Before we switched to raw, Molly and Maggie ate a very respectable high-end kibble. I never had issues with them while on kibble. But when I saw the results of my dogs thriving on a raw diet, I decided that switching the cats would be the next step.
If you stumbled onto this blog post while researching a raw diet for cats, I'd like to share with you my favorite websites about raw feeding for cats:
Raw Fed Cats
What About Cats?
These websites will explain better than I could why a raw diet is the ideal diet for a cat. Keep in mind that a raw diet is not a panacea for all ailments. Just like not all cats thrive on a kibble diet, some cats may not thrive on a raw diet.
Making The Switch
As I mentioned earlier, when I saw the awesome results of my dogs eating a raw diet, I made the decision to switch Molly and Maggie. It wasn't easy! Molly and Maggie are seniors; both are eleven-years-old. It took me a long eight months to switch them completely over to an exclusive raw diet.
I first started by eliminating free feeding. I took the kibble away and moved onto feeding twice a day: AM and PM. This choice was influenced by the fact that I could also monitor if one of them decided to stop eating.
Once the cats were comfortable with that, I moved on to introducing wet food. I added small amounts to their kibble until they were eventually eating 100% wet food.
The next step was to start adding small amounts of raw to the wet food. I literally had to add a dime-sized amount to the wet food (and no bigger!) or else Molly and Maggie would walk away from the food. I took it at their pace. This is important! If you rush anything, you'll be back to square one. You have to take it at the cat's pace. Imagine if you'd been eating McDonald's for your entire life and someone removed it from you and placed fresh vegetables in its place. You would immediately reject it. Keep this in mind.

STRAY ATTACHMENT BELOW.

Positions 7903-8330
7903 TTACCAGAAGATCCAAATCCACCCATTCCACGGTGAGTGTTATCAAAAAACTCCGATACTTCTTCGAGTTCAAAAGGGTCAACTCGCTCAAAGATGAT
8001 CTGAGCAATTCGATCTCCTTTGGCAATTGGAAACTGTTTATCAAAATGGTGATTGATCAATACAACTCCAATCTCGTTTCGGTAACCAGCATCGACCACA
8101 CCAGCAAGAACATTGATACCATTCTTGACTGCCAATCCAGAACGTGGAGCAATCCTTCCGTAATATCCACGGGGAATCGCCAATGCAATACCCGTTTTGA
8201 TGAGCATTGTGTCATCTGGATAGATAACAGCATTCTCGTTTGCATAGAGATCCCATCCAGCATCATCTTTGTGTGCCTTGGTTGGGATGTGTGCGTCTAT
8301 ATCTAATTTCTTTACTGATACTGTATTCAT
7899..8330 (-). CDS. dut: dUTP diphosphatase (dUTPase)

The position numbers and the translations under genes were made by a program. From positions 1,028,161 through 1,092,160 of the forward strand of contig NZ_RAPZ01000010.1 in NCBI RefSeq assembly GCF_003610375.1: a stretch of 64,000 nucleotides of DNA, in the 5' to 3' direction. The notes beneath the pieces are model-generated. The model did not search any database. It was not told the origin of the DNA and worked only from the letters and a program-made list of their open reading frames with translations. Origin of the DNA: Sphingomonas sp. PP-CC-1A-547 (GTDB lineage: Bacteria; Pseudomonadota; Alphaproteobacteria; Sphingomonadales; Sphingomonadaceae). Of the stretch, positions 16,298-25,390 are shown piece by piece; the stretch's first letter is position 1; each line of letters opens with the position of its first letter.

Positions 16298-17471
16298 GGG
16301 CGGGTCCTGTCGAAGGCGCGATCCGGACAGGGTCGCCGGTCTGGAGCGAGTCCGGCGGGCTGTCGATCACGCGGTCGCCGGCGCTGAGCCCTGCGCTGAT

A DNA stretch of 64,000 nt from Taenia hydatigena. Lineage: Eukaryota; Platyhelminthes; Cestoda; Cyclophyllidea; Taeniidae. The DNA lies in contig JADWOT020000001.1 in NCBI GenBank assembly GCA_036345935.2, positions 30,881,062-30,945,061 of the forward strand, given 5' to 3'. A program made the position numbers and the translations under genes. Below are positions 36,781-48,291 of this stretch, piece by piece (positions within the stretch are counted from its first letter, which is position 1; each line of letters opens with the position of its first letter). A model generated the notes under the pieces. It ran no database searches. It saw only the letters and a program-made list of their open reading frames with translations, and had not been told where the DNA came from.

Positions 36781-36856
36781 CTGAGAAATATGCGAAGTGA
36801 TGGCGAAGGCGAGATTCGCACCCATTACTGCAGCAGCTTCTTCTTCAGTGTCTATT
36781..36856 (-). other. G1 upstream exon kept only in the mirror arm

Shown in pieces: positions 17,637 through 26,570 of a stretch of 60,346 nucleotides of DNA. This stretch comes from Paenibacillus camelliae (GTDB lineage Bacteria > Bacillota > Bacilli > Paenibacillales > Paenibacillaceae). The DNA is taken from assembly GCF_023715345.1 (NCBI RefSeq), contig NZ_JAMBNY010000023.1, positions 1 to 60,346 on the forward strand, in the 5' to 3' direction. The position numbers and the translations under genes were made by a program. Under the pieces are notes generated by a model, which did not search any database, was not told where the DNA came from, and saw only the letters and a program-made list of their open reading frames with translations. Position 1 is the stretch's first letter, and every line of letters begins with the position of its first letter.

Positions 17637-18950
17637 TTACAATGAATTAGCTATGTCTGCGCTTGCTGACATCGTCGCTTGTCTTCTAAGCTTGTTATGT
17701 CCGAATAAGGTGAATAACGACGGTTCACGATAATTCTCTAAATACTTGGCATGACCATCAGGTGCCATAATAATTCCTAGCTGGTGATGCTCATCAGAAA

Another important thing to mention is do not withhold food from your cat. Do not think that if you starve them they will eventually cave in and eat the raw. Cats can acquire what is called Hepatic Lipidosis. Having battled this first hand with our now deceased cat Blue, trust me when I tell you do not want to go down this road!
After eight long months of slowly reducing the amount of wet food and increasing the amount of raw food, Molly and Maggie are now eating 100% raw.
Premade vs. Homemade
I chose to make my own food as opposed to buying premade for various reasons. One of the reasons is that I have total control over what goes into the food. I am not paying tooth and nail for unecessary items such as fruit and vegetables. I'm also in complete control over the amount of bone my cats are eating.
Another reason is cost. Premade is much more expensive than going out and getting the ingredients on your own. I get more bang for my buck if I make the raw food myself. And in this economy, it's all about making my dollar stretch.
The flip side of this is time. It does take me a bit of time to make the food. However, I'd much rather give up two hours to make three months worth of meals if it means I am saving money. So ask yourself if you have the time to commit.
Making The Food
I use the Northern Tool grinder. This little dude can grind chicken bones with no problem. It has served me well.